Data Structures and Algorithms/Sorting Data/Benefit of D&C
Why dividing brings a benefit shall be demonstrated with QuickSort. We assume that we start with an algorithm with a quadratic characteristic. We make a general estimate about the time for a sort
|T||=||K * n2|
If we divide the data records into two groups of equal size in such a way that all elements of the first group are smaller than the ones of the second group, we get this timing:
|T||=||K * (½ n)2 + K * (½ n)2|
|=||¼ K * n2 + ¼ K * n2|
|=||½ K * n2|
Neglecting the time for the split operation, the sort is done with double speed. If we subdivide the groups of data records once more, we get
|T||=||K * (¼ n)2 + K * (¼ n)2 + K * (¼ n)2 + K * (¼ n)2|
|=||4/16 K * n2|
|=||¼ K * n2|
With any additional division by two the total effort for a sort is divided by two. How many times a group can divided by two, which is the number of recursion levels we get, can be calculated by help of the logarithm with radix two.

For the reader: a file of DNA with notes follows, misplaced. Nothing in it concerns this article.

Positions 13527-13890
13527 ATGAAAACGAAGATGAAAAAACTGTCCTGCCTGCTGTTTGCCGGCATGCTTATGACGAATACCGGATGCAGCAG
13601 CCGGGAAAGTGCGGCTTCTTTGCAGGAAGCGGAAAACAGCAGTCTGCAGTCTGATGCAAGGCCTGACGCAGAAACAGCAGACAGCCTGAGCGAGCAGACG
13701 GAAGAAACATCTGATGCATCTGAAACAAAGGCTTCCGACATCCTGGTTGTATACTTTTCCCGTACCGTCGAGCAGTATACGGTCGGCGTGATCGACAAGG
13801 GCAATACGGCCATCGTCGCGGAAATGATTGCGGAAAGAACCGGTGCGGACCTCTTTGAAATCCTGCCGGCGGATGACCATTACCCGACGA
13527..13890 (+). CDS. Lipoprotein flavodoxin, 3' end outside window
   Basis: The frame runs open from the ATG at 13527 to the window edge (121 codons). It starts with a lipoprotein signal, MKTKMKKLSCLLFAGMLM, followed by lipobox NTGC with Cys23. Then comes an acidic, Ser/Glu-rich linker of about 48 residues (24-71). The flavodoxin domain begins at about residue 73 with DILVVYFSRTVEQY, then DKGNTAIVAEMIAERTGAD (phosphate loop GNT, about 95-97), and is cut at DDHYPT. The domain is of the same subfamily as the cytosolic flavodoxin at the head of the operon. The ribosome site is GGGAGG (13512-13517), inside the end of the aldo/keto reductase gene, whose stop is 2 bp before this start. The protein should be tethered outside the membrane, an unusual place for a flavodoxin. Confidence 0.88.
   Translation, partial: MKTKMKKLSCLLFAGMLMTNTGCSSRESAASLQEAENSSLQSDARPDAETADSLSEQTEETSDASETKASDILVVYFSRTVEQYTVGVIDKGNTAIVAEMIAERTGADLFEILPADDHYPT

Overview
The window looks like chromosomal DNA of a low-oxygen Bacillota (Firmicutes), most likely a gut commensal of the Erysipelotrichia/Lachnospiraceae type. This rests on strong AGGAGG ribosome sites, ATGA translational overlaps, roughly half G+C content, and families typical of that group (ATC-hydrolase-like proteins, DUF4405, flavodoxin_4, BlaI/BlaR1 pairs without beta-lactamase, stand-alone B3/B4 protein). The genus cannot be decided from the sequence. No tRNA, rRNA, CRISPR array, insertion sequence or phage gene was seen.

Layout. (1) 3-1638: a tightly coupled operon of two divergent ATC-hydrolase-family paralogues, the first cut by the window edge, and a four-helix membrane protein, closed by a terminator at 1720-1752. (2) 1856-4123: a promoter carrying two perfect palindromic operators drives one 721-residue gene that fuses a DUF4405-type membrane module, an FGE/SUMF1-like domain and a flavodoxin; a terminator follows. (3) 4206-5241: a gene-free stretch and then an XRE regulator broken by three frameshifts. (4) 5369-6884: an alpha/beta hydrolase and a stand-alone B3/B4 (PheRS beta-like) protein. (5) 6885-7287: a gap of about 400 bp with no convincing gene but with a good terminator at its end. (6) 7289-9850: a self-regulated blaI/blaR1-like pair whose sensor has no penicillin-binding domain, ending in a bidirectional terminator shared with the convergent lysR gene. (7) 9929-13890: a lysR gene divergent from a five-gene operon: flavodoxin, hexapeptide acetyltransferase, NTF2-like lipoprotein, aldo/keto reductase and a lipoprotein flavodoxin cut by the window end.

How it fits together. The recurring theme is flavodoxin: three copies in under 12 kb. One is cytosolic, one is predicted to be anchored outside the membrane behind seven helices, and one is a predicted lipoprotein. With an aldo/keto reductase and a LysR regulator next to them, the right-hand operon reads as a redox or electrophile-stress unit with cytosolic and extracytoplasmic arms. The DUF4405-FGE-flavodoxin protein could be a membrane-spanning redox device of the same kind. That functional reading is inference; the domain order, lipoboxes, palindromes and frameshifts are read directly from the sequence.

With the last division there is only one element left in each group and the quadratic characteristic disappears.
On any of the division levels all the n data records have to be inspected (which subgroup does it belong to), therefor the time for a sort can be estimated by
|T||=||M * n * lg2(n)|
where M reflects the implementation and gives the time needed for the decision into which subgroup a record will go and to move it there.